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Friday Slide Show: Empty Rooms Share This on LinkedIn   Tweet This   Forward This

6 December 2019

In 2003, we were cast our of our home of 28 years when new owners took over the property. We realized our time would be up because our rent-controlled unit wouldn't have paid the property taxes the new owners would have had to pay. An owner move-in was the most likely outcome.

We engaged a real estate agent who could quote Lenny Bruce and wasn't phased by our requirement to find a place within 60 days. John diligently shepherded us around the city looking for a place with a bunker that didn't need major renovations (although he tossed a couple of those in there just to scare us).

We'd been reviewing digital cameras for nearly five years by then so we brought along one or another to take shots of the properties to review at our leisure. And as memory aids.

Funny thing, though. The places each had their own aura, their own vibe. The neighborhood set the tone but the interior light set the mood. We either liked the place, got the shivers or (at last) loved it. We didn't really need the photos.

It's astonishing how many buildings fail to flatter themselves with light.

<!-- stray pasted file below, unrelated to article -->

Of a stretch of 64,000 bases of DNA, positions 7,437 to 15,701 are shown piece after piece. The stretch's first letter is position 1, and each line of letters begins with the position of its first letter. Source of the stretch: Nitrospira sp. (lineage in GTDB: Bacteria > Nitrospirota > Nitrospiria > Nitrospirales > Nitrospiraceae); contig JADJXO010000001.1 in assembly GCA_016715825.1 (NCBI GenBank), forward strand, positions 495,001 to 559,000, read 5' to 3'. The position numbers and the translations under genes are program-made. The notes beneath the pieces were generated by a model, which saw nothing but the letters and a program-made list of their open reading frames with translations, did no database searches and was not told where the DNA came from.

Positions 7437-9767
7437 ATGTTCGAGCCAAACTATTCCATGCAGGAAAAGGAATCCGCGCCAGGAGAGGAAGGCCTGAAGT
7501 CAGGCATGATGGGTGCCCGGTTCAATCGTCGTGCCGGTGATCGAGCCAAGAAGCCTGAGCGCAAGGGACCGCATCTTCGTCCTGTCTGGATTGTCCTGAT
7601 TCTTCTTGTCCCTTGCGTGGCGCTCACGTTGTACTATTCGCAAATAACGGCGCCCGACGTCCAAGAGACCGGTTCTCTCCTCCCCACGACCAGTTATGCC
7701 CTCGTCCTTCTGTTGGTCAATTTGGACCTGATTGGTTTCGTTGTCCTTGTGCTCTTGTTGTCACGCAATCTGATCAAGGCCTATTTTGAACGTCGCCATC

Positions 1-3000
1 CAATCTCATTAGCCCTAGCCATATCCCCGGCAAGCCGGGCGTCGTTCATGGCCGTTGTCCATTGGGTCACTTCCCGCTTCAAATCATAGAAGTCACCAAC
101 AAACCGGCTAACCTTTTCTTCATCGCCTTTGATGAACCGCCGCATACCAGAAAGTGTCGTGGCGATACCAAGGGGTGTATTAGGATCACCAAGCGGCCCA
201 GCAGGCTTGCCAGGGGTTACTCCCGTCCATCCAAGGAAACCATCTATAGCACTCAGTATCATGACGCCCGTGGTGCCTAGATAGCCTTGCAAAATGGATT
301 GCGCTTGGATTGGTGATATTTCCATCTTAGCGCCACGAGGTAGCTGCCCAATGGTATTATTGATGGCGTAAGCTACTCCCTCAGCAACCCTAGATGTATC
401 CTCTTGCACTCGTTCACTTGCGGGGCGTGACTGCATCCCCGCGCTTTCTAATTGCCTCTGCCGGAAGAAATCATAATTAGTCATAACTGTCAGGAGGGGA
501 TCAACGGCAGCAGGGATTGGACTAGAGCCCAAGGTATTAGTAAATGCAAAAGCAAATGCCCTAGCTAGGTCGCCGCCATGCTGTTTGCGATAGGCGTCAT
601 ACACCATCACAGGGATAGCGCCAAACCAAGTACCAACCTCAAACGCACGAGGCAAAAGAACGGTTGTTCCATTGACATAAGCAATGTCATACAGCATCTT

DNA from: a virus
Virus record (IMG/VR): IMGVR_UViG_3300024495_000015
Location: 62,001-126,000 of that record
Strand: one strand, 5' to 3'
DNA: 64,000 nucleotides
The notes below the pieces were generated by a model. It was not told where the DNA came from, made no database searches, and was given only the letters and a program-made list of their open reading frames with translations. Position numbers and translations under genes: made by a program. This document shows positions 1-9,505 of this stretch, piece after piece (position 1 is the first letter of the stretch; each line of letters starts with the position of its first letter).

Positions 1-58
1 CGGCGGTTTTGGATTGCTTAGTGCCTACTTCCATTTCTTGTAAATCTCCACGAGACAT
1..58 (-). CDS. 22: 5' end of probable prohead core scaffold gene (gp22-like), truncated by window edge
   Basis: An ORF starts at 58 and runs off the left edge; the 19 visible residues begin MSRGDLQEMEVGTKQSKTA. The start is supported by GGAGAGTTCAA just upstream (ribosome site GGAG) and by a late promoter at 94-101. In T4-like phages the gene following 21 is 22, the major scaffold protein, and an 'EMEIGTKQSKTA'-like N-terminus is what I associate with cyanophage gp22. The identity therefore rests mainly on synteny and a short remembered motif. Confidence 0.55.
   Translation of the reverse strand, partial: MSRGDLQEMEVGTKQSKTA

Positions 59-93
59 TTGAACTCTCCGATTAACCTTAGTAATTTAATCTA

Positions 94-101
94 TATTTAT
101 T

It's astonishing how many buildings fail to flatter themselves with light.

Walking through the architecture school at UC Berkeley one day, we happened to see an exhibit which proclaimed, "Architecture is sculpting with light." Or something like that.

But that quote doesn't just refer to how shadows fall on the exterior of a building. It also refers to what happens to rooms when light enters them.

Even more amusing, though, is how light can inadvertently flatter a space. Garages are prime locations for this phenomenon. Nobody cares about light in a garage as long as there's enough of it. A bare bulb will do in some cases.

And yet, sunlight seeping in through a weathered door or filtered through dusty curtains can create a mood worthy of Strindberg.

We were thinking of our old real estate photos the other day when, taking a five mile urban hike, we found ourselves in one of the neighborhoods we had visited in 2003. We remembered the building John had taken us to when we found ourselves on its street again.

And we remembered a couple of the photos we had taken there.

What would they look like now? Sixteen years later? How had we even remembered them? And would they work as a series together with the others? A series, say, of empty rooms.

As it turned out, we really enjoyed working on this set.

These images were captured by one of two cameras: either a Kyocera Finecam S5 or the Pentax Optio S, famous for fitting into an Altoids tin. They were taken as snapshots, not art. Utilitarian. Vernacular.

The rooms had been made presentable for the sale of the house. Most were bare (unlike the staging common today), the homes unoccupied. Personal items had weeks ago disappeared.

And yet they seemed to present themselves like an old relative perched on a couch who could tell you stories all afternoon.

For no other reason than that, we find them endearing.

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